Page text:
US Workers Could See a Reduction in Promised Social Security Benefits by 2034

CBO forecasts 23% Social Security shortfall if no tax increases, benefit cuts or some combination are made before then.

The  latest long-term Social Security projections from the Congressional Budget Office say the federal government may not be able to meet the full amount of scheduled benefits as early as the next decade.

In the report released Friday, the bipartisan agency said that the two trust funds used to pay for Social Security and payroll taxes will be depleted by 2033, resulting in a 23% cut in planned benefit payments in 2034.

The budget forecast comes even as Congress weighs the passage of retirement policy known as SECURE 2.0 in an omnibus spending package expected to be voted on this week. The forecast adds to retirement industry voices and surveys noting that current and soon-to-be retirees may face retirement income shortfalls, in part due to historically low interest rates, combined with rising inflation.

In 2034, the CBO projects revenues to equal 77% of the program’s scheduled payments, resulting in a 23% shortfall for retirees. The gap between scheduled and payable benefits would widen to 35% by 2096, and remain stable thereafter, according to the agency.

Social Security is financed by payroll taxes and income taxes on benefits that are credited to two trust funds collectively known as the Old-Age, Survivors and Disability Insurance (OASDI) funds. The payroll tax is generally 12.4% of earnings up to a maximum annual amount, with workers and employers each paying half, and self-employed workers paying the full amount, according to the CBO. In addition to tax revenues, the trusts earn interest payments on the Treasury securities they hold.

The CBO said it expects real earnings—meaning adjusted for inflation—to rise in coming years, which would in turn mean larger payouts for initial Social Security benefits that are paid based on a person’s earnings history. This growth would be partially offset by a recent change in the age when people can receive 100% of their Social Security benefits, which was moved to  67 years old instead of 65  for people born after 1959.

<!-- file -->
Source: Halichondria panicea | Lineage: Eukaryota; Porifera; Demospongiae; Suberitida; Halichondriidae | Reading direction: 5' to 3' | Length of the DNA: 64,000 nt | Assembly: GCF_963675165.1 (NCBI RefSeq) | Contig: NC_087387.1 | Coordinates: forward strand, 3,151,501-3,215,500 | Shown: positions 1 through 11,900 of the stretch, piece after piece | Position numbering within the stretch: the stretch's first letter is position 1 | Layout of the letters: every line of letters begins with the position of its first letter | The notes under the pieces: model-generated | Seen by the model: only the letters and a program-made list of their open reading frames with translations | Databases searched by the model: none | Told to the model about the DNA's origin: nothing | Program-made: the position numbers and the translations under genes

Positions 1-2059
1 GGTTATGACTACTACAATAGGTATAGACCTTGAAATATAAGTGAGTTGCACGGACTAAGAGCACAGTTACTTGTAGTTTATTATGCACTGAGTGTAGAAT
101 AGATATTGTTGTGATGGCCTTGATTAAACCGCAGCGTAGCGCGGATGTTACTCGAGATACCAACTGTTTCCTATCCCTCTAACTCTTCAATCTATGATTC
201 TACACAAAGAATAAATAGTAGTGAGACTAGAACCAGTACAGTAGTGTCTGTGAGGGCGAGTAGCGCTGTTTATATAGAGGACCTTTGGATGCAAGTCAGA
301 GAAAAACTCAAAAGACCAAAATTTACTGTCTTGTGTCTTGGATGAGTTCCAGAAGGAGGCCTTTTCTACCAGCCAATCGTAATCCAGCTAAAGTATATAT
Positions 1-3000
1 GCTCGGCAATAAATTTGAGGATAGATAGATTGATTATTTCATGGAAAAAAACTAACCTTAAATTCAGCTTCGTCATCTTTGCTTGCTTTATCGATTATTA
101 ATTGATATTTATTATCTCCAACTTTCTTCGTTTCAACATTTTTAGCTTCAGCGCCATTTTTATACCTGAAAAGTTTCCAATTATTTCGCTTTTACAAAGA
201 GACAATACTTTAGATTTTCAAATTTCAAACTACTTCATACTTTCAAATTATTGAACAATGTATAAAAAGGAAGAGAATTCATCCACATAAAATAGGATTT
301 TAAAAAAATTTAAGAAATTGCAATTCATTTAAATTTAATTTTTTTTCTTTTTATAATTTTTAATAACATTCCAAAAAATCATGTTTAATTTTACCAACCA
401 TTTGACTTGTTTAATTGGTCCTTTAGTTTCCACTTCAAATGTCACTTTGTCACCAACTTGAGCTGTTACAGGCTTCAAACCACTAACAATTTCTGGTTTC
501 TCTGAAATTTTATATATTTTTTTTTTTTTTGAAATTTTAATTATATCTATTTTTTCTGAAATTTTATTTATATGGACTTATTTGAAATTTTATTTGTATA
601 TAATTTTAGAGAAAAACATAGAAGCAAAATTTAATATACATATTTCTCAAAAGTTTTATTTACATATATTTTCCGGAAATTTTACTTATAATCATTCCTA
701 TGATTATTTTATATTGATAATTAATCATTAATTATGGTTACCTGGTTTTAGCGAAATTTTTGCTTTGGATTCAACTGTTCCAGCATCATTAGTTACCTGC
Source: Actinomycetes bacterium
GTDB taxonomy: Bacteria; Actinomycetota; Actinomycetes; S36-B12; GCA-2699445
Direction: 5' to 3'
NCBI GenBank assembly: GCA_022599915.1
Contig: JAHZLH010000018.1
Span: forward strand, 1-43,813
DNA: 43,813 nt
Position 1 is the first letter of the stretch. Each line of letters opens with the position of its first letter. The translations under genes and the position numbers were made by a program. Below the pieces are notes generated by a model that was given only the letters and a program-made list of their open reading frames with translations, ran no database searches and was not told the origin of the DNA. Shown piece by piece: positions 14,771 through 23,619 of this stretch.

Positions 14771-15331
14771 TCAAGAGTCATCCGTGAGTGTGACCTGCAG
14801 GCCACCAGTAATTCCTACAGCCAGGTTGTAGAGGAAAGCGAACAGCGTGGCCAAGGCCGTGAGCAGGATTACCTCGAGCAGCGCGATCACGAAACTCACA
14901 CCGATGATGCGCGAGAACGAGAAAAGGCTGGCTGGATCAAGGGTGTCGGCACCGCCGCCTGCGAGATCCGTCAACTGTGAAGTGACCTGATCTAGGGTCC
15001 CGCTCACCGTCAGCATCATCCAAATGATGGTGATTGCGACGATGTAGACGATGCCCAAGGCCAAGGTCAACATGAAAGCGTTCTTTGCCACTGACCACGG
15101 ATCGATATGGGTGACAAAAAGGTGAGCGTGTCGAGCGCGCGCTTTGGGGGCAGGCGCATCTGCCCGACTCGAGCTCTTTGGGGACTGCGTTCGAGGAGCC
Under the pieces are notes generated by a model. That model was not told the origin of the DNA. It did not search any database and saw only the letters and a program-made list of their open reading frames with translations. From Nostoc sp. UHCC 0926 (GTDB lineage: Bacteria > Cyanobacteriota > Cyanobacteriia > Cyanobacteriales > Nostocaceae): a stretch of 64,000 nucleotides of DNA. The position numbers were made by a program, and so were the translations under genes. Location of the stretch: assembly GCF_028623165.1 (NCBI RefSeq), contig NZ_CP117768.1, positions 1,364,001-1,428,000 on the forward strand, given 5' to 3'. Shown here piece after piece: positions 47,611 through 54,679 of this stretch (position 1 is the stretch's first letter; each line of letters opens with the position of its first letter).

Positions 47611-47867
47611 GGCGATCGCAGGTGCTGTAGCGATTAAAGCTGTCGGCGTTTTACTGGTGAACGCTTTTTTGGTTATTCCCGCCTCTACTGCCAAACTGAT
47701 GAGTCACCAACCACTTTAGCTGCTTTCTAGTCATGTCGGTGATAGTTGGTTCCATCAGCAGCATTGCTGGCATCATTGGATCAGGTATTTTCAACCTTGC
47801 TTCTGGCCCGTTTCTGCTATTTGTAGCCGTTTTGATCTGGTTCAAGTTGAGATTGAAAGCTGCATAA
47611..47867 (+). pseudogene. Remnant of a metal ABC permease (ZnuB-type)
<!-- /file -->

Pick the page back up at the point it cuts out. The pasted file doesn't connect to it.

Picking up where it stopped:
Even with the offset, the CBO found that if Social Security benefits are paid out as scheduled, the program would increase from 5.0% of gross domestic product in 2022 to 7.0% in 2096, with revenues remaining around just 4.6% over the same period. That discrepancy would lead to a depletion of the trust fund coffers within the next decade—a potential hit to retirement income for tens of millions of Americans.

The CBO did give some options to push the gap out to 2096. The report said the federal government could “immediately and permanently” raise the payroll tax rates by about 4.9% to keep the trusts funded until near the end of the century, when the trusts would again face a gap. The government could also, the report said, implement an equivalent reduction in benefits, or do a combination of tax increases and benefit reductions.

Within the retirement industry, lifetime income annuities are often cited as a strong hedge against the potential of Social Security or other retirement savings falling short of expectations. On Tuesday, the annuities trade association LIMRA  put out a survey showing  that a plurality (49%) of annuity buyers will use the life insurance product to generate income either to supplement Social Security or a pension.

People generally buy annuities for income, expense management, asset accumulation and legacy focus to pass on to inheritors, according to the Windsor, Connecticut-based LIMRA.

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